Webinar Follow-up: An Hour With Roger Craver
On Feb. 25, FundRaising Success hosted the webinar, “Integrated Direct Mail 101: An hour with Roger Craver.” Joining Roger, a fundraising guru and founder of Craver, Mathews, Smith & Co., for this lively conversation was his colleague Ryann Miller, managing director at DonorTrends.
Though we managed to get to a lot of the questions submitted live by attendees during the webinar, there were some we just didn’t have time to get answered. Here then, as promised, are Roger and Ryann’s responses to those questions. As you’ll see, they run the gamut of subjects from paper stock and postage to telefundraising and text campaigns.
Q: What do you mean by SMS? Do people actually do text campaigns?
Ryann Miller: There are two types of SMS campaigns: 1) pushing out messaging (reminders and the like), and 2) action-oriented campaigns that ask you to forward something on or make a micro donation. Mobile fundraising campaigns are becoming more commonplace in the U.S. It is important to remember that these campaigns are for micro donations — usually $5 at a time. The Salvation Army launched a successful mobile campaign during the Thanksgiving-to-holiday season. Check out an article on it.
Q: How much lower are online stats now [compared to previous years]?
Roger Craver: The response rates for online giving in 2008 vs. 2007 were on par with those of the year before. The size of the average gift was 15 percent lower.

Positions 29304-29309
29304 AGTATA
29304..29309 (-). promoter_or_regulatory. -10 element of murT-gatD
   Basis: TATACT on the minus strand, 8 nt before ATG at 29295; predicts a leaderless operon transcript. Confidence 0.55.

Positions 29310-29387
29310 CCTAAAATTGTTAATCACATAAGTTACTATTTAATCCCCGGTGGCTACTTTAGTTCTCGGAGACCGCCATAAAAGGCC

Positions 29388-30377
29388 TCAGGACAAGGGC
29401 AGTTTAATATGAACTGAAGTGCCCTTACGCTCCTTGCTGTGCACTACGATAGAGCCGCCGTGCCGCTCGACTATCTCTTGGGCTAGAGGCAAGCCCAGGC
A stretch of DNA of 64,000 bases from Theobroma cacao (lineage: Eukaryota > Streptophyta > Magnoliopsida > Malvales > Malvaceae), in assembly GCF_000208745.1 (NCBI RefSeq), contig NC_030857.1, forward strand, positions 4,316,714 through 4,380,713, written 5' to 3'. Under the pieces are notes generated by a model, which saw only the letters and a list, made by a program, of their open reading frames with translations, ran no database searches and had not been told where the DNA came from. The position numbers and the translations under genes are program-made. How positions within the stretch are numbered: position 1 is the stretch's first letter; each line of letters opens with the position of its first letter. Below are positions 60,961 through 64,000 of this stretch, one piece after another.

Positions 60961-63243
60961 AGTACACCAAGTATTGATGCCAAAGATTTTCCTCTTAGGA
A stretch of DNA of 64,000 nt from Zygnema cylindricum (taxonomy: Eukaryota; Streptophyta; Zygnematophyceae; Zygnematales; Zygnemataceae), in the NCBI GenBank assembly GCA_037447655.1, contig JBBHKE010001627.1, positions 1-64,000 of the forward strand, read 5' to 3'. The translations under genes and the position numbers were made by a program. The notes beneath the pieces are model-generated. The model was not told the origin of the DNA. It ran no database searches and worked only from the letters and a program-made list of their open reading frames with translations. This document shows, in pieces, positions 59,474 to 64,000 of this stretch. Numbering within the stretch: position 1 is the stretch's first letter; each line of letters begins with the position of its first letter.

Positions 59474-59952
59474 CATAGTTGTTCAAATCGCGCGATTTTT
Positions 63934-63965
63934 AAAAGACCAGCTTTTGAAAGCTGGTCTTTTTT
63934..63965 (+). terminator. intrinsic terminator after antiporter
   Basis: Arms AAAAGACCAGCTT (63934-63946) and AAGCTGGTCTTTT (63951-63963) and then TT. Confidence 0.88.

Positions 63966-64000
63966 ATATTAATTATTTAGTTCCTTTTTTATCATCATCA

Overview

Q: What is Third Class mail?
RC: This is a classification of mail in the U.S. Under Third Class or Third Class Nonprofit, organizations are given a huge discount in price for submitting presorted mail (sorted in the way a letter carrier walks his/her route).
However, unlike First Class mail, the U.S. Postal Service is under no obligation to deliver it in a timely way. Thus, Third Class mail can take weeks or sometimes even months to deliver. Because of its cost advantages, Third Class mail is generally used for acquisition or prospecting efforts.
Q: What about formatting like using bold text, underlining, italics, etc.
RC: Formatting techniques should be used appropriate to the style/tone of the message you’re creating. Both underlining and boldfacing words stops the eyes and calls attention to that message block. The technique therefore is appropriate. But be alert to the fact that it can be overused. Picture the reader in your mind’s eye, and let that picture guide you on what’s appropriate and what’s not.